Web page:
Orangutans at zoos nationwide may soon be able to connect with one another and create their own network of friends by using iPads and online chat services such as Skype.
The use of iPads by animals is not new, but researchers and orangutan advocates closely involved with an orangutan enrichment program recently launched at Milwaukee Zoo, wherein orangutans are introduced to iPads, hope to take gadget use amongst orangutans nationwide to a new level.
Richard Zimmerman is working to get zoos across the country to introduce iPads in their orangutan enclaves and thus allow the apes to connect with their brethren thousands of miles away in "primate playdates" via Skype or other chat services. Zoos in Phoenix, Atlanta and Toronto are among those that have agreed to participate.
Zimmerman is the founding director of Orangutan Outreach, an organization dedicated to protecting orangutans in the wild and which collaborates with zoos nationwide.
“Orangutans can communicate via sounds, squeaks and squeals,” Zimmerman said. “They make all sorts of noises and they communicate with their eyes. They roll their eyes at each other. They glare at each other. It’s ingenious.”
And all of this communication is perfectly doable via Skype, Zimmerman points out.
Facebook for animals?
Zimmerman’s hope is that orangutans soon will have complete access to iPads and will be able to see who is online and available at other zoos to “chat.” An orangutan in Milwaukee, for example, might choose to chat with his cousin in Phoenix, or he might prefer another ape in Atlanta.
The first step – getting orangutans to use iPads – has already been achieved. Zimmerman is closely involved with an animal enrichment program at Milwaukee County Zoo that recently introduced two orangutans to iPads. Several times a week, 4-year-old Mahal and his surrogate mom, M.J., tinker on iPads, where they fingerpaint with an app called DrawFree (a favorite), work through the interactive “Fantastic Flying Books of Mr. Morris Lessmore,” play a number iPad games and watch TV shows.
The apes have taken to these colorful, tactile devices with ardor, which is no surprise to Zimmerman.
“We know orangutans love doing something tactile, and they are naturally very curious and inquisitive,” said Zimmerman. “Putting orangutans with a touch screen, there’s a grace to it. It’s phenomenal to watch.”
Although the Milwaukee program has been greeted by a media brouhaha, this isn’t the first time animals have been paired with iPads or touch-screen devices. In Mexico, the bottlenose dolphin Merlin has tested a dolphin app on the iPad, and the Atlanta Zoo has had a concrete “learning tree” in its orangutan enclosure for several years. Atlanta’s tree contains a touch screen where orangutans can take part in game-like activities that test their memory, such as the childhood favorite where you match identical images. But unlike the tests you take at school, these orangutans perform these “tests” without any prodding from instructors.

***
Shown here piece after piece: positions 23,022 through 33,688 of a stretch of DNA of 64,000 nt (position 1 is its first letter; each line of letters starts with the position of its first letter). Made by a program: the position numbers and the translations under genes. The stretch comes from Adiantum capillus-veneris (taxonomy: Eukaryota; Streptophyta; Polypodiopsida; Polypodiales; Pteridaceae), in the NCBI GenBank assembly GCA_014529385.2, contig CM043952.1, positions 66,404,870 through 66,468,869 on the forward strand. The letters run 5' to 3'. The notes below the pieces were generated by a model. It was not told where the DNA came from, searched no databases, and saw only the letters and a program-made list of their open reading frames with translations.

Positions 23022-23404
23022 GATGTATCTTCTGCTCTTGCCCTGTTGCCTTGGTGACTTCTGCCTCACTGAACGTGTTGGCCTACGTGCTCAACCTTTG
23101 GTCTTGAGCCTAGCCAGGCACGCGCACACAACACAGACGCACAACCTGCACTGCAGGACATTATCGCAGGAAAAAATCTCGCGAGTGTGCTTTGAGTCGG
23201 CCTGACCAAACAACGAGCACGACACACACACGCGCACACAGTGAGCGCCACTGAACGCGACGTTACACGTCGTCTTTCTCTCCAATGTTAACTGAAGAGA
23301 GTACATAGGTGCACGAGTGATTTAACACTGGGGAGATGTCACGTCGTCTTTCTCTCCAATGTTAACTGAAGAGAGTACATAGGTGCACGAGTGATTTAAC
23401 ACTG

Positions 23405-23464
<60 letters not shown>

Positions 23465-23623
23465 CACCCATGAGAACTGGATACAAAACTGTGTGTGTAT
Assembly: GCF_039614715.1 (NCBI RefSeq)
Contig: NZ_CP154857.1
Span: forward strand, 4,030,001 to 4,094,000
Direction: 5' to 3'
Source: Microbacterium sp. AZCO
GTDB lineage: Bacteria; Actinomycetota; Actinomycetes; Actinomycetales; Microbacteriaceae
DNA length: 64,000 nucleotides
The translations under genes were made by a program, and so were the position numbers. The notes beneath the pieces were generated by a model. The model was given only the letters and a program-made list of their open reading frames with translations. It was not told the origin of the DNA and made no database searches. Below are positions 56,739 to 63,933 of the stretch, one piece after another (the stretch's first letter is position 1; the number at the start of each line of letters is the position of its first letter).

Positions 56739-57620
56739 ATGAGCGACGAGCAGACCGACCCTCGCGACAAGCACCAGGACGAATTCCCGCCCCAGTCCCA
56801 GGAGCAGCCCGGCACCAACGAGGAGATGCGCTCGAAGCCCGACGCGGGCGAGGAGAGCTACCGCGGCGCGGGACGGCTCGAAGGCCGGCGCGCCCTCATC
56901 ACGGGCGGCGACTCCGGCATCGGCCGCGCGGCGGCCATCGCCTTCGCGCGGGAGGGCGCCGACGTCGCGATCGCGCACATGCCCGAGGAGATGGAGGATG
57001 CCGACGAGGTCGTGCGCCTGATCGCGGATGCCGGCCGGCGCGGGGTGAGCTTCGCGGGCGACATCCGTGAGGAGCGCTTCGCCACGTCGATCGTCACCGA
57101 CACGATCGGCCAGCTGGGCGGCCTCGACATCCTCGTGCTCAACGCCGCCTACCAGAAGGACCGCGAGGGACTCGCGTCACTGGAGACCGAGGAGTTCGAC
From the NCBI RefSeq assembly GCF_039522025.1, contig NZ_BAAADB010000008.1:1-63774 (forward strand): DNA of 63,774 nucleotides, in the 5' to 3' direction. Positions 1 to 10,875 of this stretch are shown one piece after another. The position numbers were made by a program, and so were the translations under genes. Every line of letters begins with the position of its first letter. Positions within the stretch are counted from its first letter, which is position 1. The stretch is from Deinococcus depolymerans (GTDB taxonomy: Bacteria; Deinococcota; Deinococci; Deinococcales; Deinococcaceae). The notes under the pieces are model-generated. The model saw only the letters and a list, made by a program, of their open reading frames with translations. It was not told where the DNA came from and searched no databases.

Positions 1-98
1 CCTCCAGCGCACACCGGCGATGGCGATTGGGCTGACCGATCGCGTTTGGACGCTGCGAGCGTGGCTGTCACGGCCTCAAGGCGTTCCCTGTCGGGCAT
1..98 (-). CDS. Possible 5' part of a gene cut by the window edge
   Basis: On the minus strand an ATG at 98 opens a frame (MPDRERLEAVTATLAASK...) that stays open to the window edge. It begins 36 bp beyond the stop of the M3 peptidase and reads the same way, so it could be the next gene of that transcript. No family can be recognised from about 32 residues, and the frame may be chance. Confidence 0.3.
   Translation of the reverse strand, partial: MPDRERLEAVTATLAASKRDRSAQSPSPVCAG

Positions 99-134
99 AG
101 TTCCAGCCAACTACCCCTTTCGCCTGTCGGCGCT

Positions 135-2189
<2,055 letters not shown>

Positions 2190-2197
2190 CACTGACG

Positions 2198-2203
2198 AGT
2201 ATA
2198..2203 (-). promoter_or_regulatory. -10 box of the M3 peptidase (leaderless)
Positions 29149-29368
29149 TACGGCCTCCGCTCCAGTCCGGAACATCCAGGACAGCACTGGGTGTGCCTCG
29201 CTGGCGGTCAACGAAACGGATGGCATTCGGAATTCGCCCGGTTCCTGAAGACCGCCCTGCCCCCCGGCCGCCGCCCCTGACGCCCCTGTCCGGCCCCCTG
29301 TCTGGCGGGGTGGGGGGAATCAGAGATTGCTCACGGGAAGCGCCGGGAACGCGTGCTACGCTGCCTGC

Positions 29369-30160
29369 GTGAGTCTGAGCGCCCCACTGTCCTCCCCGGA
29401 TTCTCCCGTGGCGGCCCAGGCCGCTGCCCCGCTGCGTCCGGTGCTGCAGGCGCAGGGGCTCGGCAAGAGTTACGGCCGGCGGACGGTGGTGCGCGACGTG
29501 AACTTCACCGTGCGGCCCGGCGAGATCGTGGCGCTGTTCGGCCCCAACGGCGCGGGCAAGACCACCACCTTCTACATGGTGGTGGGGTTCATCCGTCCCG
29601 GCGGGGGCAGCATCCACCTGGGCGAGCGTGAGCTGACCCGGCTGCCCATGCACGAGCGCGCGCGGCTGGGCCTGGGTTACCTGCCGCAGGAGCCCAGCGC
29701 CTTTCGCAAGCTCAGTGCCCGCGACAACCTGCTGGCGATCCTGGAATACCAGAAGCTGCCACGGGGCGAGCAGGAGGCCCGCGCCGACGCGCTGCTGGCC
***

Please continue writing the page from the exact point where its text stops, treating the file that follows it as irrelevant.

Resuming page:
“One thing we’re proud of is it’s voluntary on the part of the orangutan,” said Lori Perkins, director of animal programs at Atlanta Zoo. “The tree is in their habitat, it’s in their home. If they want to interact, they do; if they don’t want to, they don’t.”
[Read also “ 8 Humanlike Behaviors of Primates.”]
Biologists say one possible reason orangutans are particularly inclined to participate in such tests is that their natural habitats present challenges that demand similar cognitive skills.
“Orangutans in the wild have a lifestyle that involves solving puzzles,” said Perkins, who also coordinates the Orangutan Species Survival Plan, which ensures genetic diversity among orangutans in captivity.
“Orangutans are tree-dwelling animals and fruit eaters. There’s a lot you have to solve cognitively if you’re a fruit eater. You have to memorize the terrain of your habitat, when different trees in your environment are fruiting and where they are. You have to know how to get inside the packages that fruits come in ― oranges have a peel, some exotic fruits have sharp spines.”
Solving conundrums satisfies an intrinsic drive in many animals, and thus it's not surprising that in Atlanta the orangutan matriarch Madu will sort different types of birds, fish or trains into distinct categories for hours without any reward other than the mental challenge itself.
Zimmerman hopes that when people see orangutans using iPads, they will realize how remarkable the animals are and that they are worth protecting in the wild.
“One thing to remember is here we are in the West, doing these fun things which are awesome, but our mission is to save the orangutans in the wild, where their situation is drastic,” Zimmerman said. “When people see that these are cool creatures doing stuff on the iPad, people will think, ‘Oh my god, we ‘ve got to protect these animals.’”
Before orangutans can start Skyping with each other, however, engineers have to figure out how to orangutan-proof an iPad, Zimmerman said.
Obstacles to overcome
Currently, the head of primates at the Milwaukee Zoo approaches Mahal and M.J. with an iPad and lets them use it, but the apes don’t have full access to the device.
“We’re not at a point where the orangutans can hold the iPads, because they have an amazing ability to dismantle, so we have to get housing for the iPads to make them unbreakable,” said Zimmerman.
“Whether orangutans will be walking around with an iPad we don’t know; that depends on the engineers. So far, we’ve been approached by companies that do wall-mounted touch screens of various sizes.”
This story was provided by iPadNewsDaily, a sister site to TechNewsDaily.